Robin was two years old when he first heard the voices in the wind. He
pulled at his mother's arm and crooned softly, in imitation.

"What is it, lovey?"

"Pretty." He crooned again to the distant murmuring sound.

Helen smiled vaguely and patted the round cheek. Robin, his infant
imagination suddenly distracted, said, "Hungry. Robin hungry. Berries."

"Berries after you eat," Helen promised absently, and picked him up.
Robin tugged at her arm.

"Mommy pretty, too!"

She laughed, a rosy and smiling young Diana. She was happy on the
solitary planet; they lived quite comfortably in one of the larger
shacks, and only a little frown-line between her eyes bore witness
to the terror which had closed down on her in the first months, when
every new day had been some new struggle--against weakness, against
unfamiliar sounds, against loneliness and dread. Nights when she lay
wakeful, sweating with terror while the winds rose and fell again
and her imagination gave them voices, bleak days when she wandered
dazedly around the shack or stared moodily at Robin. There had
been moments--only fleeting, and penanced with hours of shame and
regret--when she thought that even the horror of losing Robin in those
first days would have been less than the horror of spending the rest
of her life alone here; when she had wondered why Merrihew had not
realized that she was unbalanced, and forced her to go with them ... by
now, Robin would have been only a moment's painful memory.

Still not strong, knowing she had to be strong for Robin or he would
die as surely as if she had abandoned him, she had spent the first
months in a somnambulistic dream. Sometimes she had walked for days
at a time in that dream; she would wake to find food that she could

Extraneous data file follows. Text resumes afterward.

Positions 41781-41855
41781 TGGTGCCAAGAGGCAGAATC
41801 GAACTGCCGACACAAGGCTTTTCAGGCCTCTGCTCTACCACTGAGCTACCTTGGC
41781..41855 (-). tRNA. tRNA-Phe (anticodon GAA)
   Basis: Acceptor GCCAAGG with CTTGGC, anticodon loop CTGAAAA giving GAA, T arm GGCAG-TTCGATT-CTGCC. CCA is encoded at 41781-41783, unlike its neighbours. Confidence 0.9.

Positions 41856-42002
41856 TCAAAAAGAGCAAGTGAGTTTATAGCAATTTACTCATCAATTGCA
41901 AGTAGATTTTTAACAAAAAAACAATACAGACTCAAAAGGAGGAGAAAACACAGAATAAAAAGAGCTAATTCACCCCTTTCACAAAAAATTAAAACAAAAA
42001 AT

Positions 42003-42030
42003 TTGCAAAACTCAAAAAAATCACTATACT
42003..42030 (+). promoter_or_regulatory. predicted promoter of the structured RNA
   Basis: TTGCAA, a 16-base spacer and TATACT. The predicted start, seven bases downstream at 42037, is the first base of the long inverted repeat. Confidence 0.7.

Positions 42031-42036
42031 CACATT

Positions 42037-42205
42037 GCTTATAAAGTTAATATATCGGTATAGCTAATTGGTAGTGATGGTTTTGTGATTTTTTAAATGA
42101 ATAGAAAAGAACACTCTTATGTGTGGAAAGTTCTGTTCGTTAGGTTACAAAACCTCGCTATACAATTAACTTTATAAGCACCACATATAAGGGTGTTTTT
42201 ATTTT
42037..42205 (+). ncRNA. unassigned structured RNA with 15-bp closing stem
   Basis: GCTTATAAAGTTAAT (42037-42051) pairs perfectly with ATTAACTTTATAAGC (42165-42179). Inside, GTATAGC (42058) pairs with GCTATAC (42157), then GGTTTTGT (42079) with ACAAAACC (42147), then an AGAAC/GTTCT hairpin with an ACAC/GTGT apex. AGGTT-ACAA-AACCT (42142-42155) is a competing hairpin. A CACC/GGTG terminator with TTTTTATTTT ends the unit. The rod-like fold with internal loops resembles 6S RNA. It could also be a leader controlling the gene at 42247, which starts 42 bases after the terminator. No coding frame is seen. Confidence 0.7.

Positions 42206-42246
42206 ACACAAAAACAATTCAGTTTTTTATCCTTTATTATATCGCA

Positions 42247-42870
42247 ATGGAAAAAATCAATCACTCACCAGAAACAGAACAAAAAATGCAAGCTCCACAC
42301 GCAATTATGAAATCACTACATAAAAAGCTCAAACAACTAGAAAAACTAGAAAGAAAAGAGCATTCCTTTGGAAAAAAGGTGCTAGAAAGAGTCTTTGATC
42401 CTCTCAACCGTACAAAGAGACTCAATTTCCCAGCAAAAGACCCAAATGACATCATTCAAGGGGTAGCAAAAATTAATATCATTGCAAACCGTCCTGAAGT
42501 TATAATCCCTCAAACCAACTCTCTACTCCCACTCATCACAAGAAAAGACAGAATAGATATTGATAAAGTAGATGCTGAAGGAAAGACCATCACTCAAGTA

not remember gathering. Somehow, pervasive, the dream-voices had taken
over; the whispering winds had been full of voices and even hands.

She had fallen ill and lain for days sick and delirious, and had
heard a voice which hardly seemed to be her own, saying that if she
died the wind voices would care for Robin ... and then the shock and
irrationality of that had startled her out of delirium, agonized and
trembling, and she pulled herself upright and cried out "No!"

And the shimmer of eyes and voices had faded again into vague echoes,
until there was only the stir of sunlight on the leaves, and Robin,
chubby and naked, kicking in the sunlight, cooing with his hands
outstretched to the rustle of leaves and shadows.

She had known, then, that she had to get well. She had never heard the
wind voices again, and her crisp, scientific mind rejected the fanciful
theory that if she only believed in the wind voices she would see their
forms and hear their words clearly. And she rejected them so thoroughly
that when she heard them speak she shut them away from her mind, and
after a time heard them no longer, except in restless dreams.

By now she had accepted the isolation and the beauty of their world,
and begun to make a happy life for Robin.

For lack of other occupation last summer--though the winter was
mild and there was no lack of fruits and roots even then--Helen had
patiently snared male and female of small animals like rabbits, and
now she had a pen of them. They provided a change of diet, and after
a few smelly unsuccessful experiments she had devised a way to supple
their fur pelts. She made no effort at gardening, though when Robin was